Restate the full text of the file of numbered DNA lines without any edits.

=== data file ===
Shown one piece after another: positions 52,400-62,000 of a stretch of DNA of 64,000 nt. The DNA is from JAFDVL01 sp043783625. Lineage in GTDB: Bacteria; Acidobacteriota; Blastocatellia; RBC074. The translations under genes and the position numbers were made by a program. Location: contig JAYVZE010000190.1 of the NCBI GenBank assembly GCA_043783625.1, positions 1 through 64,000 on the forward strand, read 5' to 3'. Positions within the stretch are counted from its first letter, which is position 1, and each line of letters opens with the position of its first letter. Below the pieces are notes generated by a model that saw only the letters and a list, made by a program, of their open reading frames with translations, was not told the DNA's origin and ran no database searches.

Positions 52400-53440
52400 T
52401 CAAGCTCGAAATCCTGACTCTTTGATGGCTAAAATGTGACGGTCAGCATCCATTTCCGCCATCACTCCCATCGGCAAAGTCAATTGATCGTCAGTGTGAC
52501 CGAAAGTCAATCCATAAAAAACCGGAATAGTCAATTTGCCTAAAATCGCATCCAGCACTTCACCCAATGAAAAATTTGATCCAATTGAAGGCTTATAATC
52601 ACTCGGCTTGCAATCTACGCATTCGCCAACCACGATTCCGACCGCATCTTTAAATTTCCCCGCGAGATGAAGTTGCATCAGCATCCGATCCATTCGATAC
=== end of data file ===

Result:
Shown one piece after another: positions 52,400-62,000 of a stretch of DNA of 64,000 nt. The DNA is from JAFDVL01 sp043783625. Lineage in GTDB: Bacteria; Acidobacteriota; Blastocatellia; RBC074. The translations under genes and the position numbers were made by a program. Location: contig JAYVZE010000190.1 of the NCBI GenBank assembly GCA_043783625.1, positions 1 through 64,000 on the forward strand, read 5' to 3'. Positions within the stretch are counted from its first letter, which is position 1, and each line of letters opens with the position of its first letter. Below the pieces are notes generated by a model that saw only the letters and a list, made by a program, of their open reading frames with translations, was not told the DNA's origin and ran no database searches.

Positions 52400-53440
52400 T
52401 CAAGCTCGAAATCCTGACTCTTTGATGGCTAAAATGTGACGGTCAGCATCCATTTCCGCCATCACTCCCATCGGCAAAGTCAATTGATCGTCAGTGTGAC
52501 CGAAAGTCAATCCATAAAAAACCGGAATAGTCAATTTGCCTAAAATCGCATCCAGCACTTCACCCAATGAAAAATTTGATCCAATTGAAGGCTTATAATC
52601 ACTCGGCTTGCAATCTACGCATTCGCCAACCACGATTCCGACCGCATCTTTAAATTTCCCCGCGAGATGAAGTTGCATCAGCATCCGATCCATTCGATAC